Take charge of your digestive health today.
Celiac disease is a digestive and autoimmune disorder that damages the lining of the small intestine when you eat gluten, a protein found in wheat, barley and rye. The damage makes it hard for the body to absorb nutrients, leaving you malnourished—no matter how much you eat.
It’s estimated that about 1% of Americans have celiac disease, though many have been undiagnosed or misdiagnosed with other conditions. Left untreated, it can lead to a number of other disorders, including infertility, reduced bone density, neurological disorders, some cancers and other autoimmune diseases. In children, malabsorption can affect growth and development.
Take Charge of Your Digestive Health Today
Gastroenterologists at CHI Health are digestive health experts that specialize in the diagnosis and treatment of celiac disease, providing immediate relief for your symptoms and helping you manage your condition with confidence.
Learn more about the condition below, then (402) 717-9800 to make your appointment with a specialist near you. You can also find a skilled gastroenterologist anytime online.
Symptoms of Celiac Disease
There are more than 300 symptoms of celiac disease, which can vary among sufferers. The most common signs include:
- Digestive problems (abdominal bloating, constipation, pain, gas, diarrhea and pale stools)
- Acid reflux and heartburn
- Cancer of the intestine (rare)
- Damage to dental enamel
- Headaches and fatigue
- Iron deficiency anemia (low blood count)
- Joint pain
- Miscarriage or infertility
- Missed menstrual periods
- Mouth sores
- Musculoskeletal problems (muscle cramps, joint and bone pain)
- Osteoporosis (loss of bone density)
- Reduced functioning of the spleen
- Severe skin rash called dermatitis herpetiformis
- Tingling sensation in the legs (caused by nerve damage and low calcium)
- Weight loss
Effect on Children
Celiac disease can also cause birth defects such as neural tube defects (improper formation of the spine), caused by poor absorption of nutrients such as folic acid.
In infants, typical signs and symptoms of celiac disease include:
- Chronic diarrhea
- Swollen belly
- Failure to thrive or weight loss
Older children may experience:
- Delayed puberty
- Growth problems
- Neurologic symptoms, including attention-deficit/hyperactivity disorder (ADHD), learning disability, headaches and lack of muscle coordination
Diagnosing Celiac Disease
Your gastroenterologist at CHI Health will first perform a physical exam and review your medical history, which is important since the condition tends to run in families. Once complete, your doctor may order a number of tests to officially diagnose the disease.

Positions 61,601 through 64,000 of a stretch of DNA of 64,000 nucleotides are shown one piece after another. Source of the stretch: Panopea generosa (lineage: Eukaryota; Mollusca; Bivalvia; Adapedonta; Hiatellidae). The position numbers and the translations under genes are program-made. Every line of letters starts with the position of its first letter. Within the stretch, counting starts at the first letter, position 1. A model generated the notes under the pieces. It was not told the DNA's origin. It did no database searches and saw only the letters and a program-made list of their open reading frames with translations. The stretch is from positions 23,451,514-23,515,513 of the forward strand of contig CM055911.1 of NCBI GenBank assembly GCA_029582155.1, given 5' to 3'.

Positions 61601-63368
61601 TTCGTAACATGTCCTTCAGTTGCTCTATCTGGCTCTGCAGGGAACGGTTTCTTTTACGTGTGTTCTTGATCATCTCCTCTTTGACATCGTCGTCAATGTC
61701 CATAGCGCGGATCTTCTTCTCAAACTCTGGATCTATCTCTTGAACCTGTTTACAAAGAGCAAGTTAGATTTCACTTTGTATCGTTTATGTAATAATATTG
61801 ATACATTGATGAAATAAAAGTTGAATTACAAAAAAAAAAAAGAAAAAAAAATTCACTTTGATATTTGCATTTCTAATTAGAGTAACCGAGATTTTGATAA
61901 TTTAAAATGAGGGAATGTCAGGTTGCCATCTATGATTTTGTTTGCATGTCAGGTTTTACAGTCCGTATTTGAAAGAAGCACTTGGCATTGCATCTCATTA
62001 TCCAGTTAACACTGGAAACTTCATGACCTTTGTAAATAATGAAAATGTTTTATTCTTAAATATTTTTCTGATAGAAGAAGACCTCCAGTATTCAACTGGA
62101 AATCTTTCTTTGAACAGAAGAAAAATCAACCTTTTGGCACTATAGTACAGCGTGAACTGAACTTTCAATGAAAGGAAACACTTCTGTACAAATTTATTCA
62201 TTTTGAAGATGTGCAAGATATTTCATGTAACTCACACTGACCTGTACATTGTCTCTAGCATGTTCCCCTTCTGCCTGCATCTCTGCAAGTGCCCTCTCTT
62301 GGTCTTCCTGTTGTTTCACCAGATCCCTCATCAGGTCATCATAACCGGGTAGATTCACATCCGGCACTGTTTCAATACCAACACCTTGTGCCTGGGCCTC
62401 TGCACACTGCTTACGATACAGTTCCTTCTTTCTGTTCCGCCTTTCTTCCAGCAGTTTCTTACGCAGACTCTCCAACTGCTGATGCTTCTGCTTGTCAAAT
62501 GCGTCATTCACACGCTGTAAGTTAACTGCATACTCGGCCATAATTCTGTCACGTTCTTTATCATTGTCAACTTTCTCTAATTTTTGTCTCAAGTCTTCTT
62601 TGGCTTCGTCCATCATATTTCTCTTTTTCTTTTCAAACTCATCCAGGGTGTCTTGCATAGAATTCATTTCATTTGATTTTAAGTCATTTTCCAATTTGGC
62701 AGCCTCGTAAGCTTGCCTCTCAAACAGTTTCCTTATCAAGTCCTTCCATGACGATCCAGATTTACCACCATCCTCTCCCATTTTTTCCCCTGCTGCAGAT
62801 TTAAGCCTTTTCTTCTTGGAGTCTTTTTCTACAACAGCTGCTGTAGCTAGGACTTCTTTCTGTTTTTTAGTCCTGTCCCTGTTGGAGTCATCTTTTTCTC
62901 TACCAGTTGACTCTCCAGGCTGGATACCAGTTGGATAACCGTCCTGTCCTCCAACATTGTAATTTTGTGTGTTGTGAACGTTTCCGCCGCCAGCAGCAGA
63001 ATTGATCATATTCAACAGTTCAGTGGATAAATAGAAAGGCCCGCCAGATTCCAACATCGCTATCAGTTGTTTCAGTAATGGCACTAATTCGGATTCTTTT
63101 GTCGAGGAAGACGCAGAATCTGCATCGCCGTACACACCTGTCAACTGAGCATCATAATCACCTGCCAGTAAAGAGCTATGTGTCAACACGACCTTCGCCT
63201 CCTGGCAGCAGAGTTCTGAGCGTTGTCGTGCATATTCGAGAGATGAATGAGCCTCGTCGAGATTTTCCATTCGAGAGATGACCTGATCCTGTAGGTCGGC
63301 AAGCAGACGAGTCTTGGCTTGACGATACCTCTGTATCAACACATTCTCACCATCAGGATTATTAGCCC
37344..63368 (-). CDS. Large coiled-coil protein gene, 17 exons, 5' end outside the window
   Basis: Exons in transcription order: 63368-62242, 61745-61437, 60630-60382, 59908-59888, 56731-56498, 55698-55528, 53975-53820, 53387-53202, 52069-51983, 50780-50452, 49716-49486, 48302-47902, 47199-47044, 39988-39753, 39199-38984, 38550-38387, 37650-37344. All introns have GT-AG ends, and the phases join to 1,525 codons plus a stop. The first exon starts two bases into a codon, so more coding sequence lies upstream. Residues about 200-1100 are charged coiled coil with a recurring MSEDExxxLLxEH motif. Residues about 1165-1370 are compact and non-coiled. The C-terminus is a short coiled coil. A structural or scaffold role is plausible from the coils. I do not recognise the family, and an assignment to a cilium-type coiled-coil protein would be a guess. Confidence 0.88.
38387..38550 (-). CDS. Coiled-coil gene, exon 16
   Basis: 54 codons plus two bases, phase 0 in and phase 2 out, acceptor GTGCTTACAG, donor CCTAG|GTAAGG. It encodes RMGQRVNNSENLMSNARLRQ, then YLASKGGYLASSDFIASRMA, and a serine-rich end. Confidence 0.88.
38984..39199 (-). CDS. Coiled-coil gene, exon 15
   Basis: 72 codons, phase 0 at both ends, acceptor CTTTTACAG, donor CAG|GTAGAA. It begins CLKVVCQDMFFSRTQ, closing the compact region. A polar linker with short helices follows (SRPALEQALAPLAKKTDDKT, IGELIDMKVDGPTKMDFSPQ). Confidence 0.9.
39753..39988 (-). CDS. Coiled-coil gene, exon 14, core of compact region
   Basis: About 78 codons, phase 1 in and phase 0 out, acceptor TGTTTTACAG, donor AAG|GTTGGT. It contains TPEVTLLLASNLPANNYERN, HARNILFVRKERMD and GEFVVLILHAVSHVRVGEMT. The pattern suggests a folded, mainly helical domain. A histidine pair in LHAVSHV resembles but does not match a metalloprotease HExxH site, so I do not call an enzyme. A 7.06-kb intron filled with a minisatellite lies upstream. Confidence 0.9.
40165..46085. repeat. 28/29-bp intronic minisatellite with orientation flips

These tests may include one or a combination of:
- Blood tests: Elevated levels of certain substances in your blood (antibodies) indicate an immune reaction to gluten. These tests detect celiac disease even if you have only mild symptoms or none at all. Blood tests can also identify a low level of iron, which can cause anemia.
- Endoscopy: If your blood tests indicate celiac disease, your doctor may order an endoscopy, a procedure in which a thin, hollow tube is inserted through your mouth to view your small intestine and take a small tissue sample (biopsy) to analyze for damage. This procedure is performed at our dedicated Endoscopy Center, specially designed to maximize your comfort.
- Capsule video endoscopy: This innovative technique uses a tiny wireless camera to take pictures of your entire small intestine. The camera sits inside a vitamin-sized capsule, which you swallow. As the capsule travels through your digestive tract, the camera takes thousands of detailed images that are transmitted to a recorder.
Treating Celiac Disease
There is no cure for celiac disease, but following a strict gluten-free diet can help manage symptoms and promote intestinal healing. Dropping gluten from your diet usually improves the condition within a few days and eventually ends the symptoms of the disease. Your gastroenterologist may refer you to CHI Health’s Nutrition Education Services to help guide your new dietary decisions.
If your nutritional deficiencies are severe, your doctor or dietitian may recommend taking vitamin and mineral supplements, in some cases through an IV if intestinal damage is extreme. Your doctor may also recommend steroids to control inflammation while the intestine heals.